Polls: reading blank minds

It's bad enough that most voters don't vote. In 1998, the turnout was 36 percent, along with 1986 the lowest since 1942, when a lot of Americans were away fighting the war.

But now most Americans won't even respond to opinion polls. The response in some recent polls fell as low as 20 percent, which makes you wonder what significance these surveys have.

That is very serious because a lot of important decisions are based on opinion polls.

On the basis of a quickie Richard Morris poll, President Clinton was said to have made the fateful - almost fatal - decision not to tell the truth about his affair with Monica Lewinsky.

We in the media who think we know what people think need to be reminded not only that people often don't think what we think they think, but a lot of times they're not giving much thought at all to the political contests that hold the politicians and us spellbound.

For example, the Shorenstein Media Center at Harvard's Kennedy School asked people which candidate they supported and added, "or haven't you picked a candidate yet?"

"No Candidate Yet" won was the landslide winner, with 64 percent.

George W. Bush, who's called the front-runner, got 16 percent.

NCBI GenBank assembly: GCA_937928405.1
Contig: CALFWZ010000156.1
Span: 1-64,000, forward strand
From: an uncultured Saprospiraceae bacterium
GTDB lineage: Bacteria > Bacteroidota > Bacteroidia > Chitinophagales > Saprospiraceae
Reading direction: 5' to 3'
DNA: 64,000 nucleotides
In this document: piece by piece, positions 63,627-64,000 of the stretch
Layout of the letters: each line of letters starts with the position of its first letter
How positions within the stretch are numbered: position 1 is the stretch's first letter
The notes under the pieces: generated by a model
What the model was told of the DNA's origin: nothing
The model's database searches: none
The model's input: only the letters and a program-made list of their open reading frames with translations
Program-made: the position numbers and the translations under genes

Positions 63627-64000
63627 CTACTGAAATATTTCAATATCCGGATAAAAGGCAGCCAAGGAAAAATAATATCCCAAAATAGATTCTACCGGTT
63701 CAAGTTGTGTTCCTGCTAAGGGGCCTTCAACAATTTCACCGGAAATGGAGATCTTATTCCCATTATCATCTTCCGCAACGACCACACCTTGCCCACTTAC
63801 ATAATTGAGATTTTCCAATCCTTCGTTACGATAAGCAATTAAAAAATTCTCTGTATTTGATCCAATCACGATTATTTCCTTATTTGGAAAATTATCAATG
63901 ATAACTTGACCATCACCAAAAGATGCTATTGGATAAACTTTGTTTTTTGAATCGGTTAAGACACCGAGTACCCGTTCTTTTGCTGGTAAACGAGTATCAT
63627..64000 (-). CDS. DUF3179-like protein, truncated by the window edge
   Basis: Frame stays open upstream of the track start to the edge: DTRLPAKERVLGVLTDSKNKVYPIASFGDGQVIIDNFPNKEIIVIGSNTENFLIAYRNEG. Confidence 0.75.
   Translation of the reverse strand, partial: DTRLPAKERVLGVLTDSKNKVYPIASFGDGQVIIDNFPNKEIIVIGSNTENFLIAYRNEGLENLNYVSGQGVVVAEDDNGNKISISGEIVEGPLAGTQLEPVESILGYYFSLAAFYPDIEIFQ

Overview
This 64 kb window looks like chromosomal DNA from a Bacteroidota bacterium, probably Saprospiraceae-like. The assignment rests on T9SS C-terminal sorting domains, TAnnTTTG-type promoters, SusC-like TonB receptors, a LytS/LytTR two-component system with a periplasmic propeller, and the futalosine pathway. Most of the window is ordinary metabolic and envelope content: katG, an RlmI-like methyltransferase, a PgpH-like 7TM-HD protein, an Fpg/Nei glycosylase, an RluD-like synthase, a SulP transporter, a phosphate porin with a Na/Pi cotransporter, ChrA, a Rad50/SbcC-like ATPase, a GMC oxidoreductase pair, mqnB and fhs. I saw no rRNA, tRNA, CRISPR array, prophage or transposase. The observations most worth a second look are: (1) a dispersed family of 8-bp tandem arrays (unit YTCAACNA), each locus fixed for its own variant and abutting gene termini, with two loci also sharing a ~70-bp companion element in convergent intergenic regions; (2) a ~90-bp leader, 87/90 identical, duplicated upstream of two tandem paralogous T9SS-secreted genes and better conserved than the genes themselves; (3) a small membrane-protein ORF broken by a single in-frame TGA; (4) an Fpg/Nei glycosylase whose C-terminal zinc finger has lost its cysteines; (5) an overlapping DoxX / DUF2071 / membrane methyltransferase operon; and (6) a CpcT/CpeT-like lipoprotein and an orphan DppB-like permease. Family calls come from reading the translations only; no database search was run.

The Vanishing Voter Project, as it's called, also reported that only 19 percent were paying close attention to the campaign.

And, heart-wrenching for Sen. John McCain, 77 percent didn't know whether he supports or opposes campaign finance reform.

To us inside the Beltway, that is simply unfathomable.

And, even more heart-wrenching, 63 percent of respondents found the presidential campaign boring.

Now, this is quite unsettling. Washington Post columnist E.J. Dionne wrote about "mystery voters" who may decide the presidential race, but who have been sending contradictory signals.

Un-focus groups, you might call them.

When a political pundit has to write, "Bush has held a steady (though recently diminishing) lead over both Democratic candidates," or "Bradley has crossover appeal ... he runs eight points better than congressional Democrats among college-educated voters," or "Gore has more problems with white men; Bradley with white women," then you know how unsure we are as we try to read the minds of people who haven't made up their minds, and won't make up their minds, just to help the analysts analyze.

(c) Copyright 1999. The Christian Science Publishing Society

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